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Mixed-Member Electoral SystemsThe Best of Both Worlds?$
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Matthew Soberg Shugart and Martin P. Wattenberg

Print publication date: 2003

Print ISBN-13: 9780199257683

Published to Oxford Scholarship Online: November 2003

DOI: 10.1093/019925768X.001.0001

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An Initial Assessment of the Consequences of MMP in New Zealand

An Initial Assessment of the Consequences of MMP in New Zealand

Chapter:
(p.297) 14 An Initial Assessment of the Consequences of MMP in New Zealand
Source:
Mixed-Member Electoral Systems
Author(s):

Fiona Barker

Jonathan Boston

Stephen Levine

Elizabeth McLeay

Nigel S. Roberts

Publisher:
Oxford University Press
DOI:10.1093/019925768X.003.0015

The purpose is to provide an initial assessment of the impact of the introduction of the mixed‐member proportional (MMP) electoral system on the New Zealand political system, especially with regard to the normative criteria established by the New Zealand Royal Commission on the Electoral System. However, since the normative nature of these criteria may limit the breadth of any analysis (they are not necessarily comprehensive and unambiguous, nor do they provide a watertight framework for evaluation), this particular discussion of the impact of MMP on the New Zealand political system is left until the last section. The bulk of the chapter instead employs the findings of political scientists on the relationships between electoral systems, political behavior, and political institutions. These are presented in 10 sections: Anticipating the New Electoral System; The Election and Government Formation; The Political Parties and the Party System; Political Recruitment and Careers; Voting Behavior; Parliament; Government Transition and Durability; Government and the Policy Process; The Future of the New Electoral System; and Winners and Losers. The authors make the point that (as in Germany) personalized geographic representation has continued even as the overall system has been made more proportional.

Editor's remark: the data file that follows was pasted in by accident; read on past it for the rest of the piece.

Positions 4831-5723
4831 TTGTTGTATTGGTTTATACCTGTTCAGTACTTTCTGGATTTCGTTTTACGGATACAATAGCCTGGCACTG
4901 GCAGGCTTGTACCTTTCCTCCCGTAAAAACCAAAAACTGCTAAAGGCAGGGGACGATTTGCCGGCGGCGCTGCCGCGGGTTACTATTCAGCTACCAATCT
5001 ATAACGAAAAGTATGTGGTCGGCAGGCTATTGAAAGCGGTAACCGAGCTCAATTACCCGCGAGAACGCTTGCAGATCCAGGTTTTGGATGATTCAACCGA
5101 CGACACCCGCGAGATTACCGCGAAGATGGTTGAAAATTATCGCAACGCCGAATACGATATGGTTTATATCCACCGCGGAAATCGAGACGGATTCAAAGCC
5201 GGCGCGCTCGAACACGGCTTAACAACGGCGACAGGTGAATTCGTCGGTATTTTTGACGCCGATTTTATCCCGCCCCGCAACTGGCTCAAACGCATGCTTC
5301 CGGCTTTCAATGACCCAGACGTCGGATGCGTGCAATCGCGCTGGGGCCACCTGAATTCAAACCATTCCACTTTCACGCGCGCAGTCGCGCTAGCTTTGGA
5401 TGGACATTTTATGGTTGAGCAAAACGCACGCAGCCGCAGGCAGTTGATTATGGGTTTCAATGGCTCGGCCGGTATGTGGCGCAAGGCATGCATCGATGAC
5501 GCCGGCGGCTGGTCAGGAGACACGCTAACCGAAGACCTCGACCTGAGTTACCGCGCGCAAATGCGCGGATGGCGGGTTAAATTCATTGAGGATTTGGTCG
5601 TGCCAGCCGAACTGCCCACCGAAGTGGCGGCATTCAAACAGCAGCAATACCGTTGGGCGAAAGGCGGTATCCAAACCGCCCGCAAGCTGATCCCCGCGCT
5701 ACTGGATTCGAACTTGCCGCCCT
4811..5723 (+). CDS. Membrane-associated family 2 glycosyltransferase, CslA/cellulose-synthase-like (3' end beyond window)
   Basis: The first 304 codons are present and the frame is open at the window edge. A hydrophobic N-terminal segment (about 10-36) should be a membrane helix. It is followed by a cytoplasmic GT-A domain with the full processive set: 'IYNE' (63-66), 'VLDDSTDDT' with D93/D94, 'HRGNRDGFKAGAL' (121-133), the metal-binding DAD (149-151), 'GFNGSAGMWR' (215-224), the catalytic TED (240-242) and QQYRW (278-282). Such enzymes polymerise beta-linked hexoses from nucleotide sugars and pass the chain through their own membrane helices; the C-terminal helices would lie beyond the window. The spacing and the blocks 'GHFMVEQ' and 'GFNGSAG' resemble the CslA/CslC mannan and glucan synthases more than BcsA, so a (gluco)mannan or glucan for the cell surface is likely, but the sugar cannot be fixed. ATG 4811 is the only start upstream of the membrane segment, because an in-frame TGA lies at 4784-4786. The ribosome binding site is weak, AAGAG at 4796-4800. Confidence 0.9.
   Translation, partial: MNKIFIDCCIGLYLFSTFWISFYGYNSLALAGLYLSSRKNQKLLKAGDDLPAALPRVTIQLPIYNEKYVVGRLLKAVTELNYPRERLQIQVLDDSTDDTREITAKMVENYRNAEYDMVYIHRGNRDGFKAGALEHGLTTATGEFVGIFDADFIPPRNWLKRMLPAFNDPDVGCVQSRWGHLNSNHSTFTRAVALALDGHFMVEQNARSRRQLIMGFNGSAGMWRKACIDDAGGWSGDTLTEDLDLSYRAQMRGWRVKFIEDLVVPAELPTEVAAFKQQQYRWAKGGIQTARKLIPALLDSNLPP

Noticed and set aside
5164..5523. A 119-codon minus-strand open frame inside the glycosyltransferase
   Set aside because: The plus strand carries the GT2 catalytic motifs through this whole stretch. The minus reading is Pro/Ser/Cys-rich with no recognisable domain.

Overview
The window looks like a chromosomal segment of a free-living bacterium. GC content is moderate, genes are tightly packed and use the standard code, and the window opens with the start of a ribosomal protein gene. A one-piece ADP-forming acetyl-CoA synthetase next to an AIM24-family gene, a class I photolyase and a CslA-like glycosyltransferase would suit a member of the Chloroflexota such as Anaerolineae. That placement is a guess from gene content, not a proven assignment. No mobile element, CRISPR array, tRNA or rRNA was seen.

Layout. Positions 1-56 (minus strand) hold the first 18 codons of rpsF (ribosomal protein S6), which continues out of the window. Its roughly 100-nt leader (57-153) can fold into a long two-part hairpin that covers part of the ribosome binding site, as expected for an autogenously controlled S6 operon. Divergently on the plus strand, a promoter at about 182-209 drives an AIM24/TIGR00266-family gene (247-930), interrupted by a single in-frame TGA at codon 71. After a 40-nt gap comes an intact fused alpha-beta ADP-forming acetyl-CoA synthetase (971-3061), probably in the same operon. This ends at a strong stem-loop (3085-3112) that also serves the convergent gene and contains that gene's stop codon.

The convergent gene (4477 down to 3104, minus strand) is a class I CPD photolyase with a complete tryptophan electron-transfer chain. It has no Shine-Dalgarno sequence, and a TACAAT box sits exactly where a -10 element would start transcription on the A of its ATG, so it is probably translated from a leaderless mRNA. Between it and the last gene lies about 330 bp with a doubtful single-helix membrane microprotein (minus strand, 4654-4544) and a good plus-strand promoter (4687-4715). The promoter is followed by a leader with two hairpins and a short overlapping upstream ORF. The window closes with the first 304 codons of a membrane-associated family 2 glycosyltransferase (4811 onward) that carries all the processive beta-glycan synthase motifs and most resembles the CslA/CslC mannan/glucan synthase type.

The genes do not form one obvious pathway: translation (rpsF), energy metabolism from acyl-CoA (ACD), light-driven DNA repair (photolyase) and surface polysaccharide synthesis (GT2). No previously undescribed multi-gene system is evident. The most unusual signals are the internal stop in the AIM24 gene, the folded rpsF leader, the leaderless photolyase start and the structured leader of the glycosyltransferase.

Keywords:   electoral reform, electoral systems, government, mixed‐member electoral systems, mixed‐member proportional systems, New Zealand, parliament, party system, policy process, political behavior, political careers, political institutions, political parties, political recruitment, political systems, voting behavior

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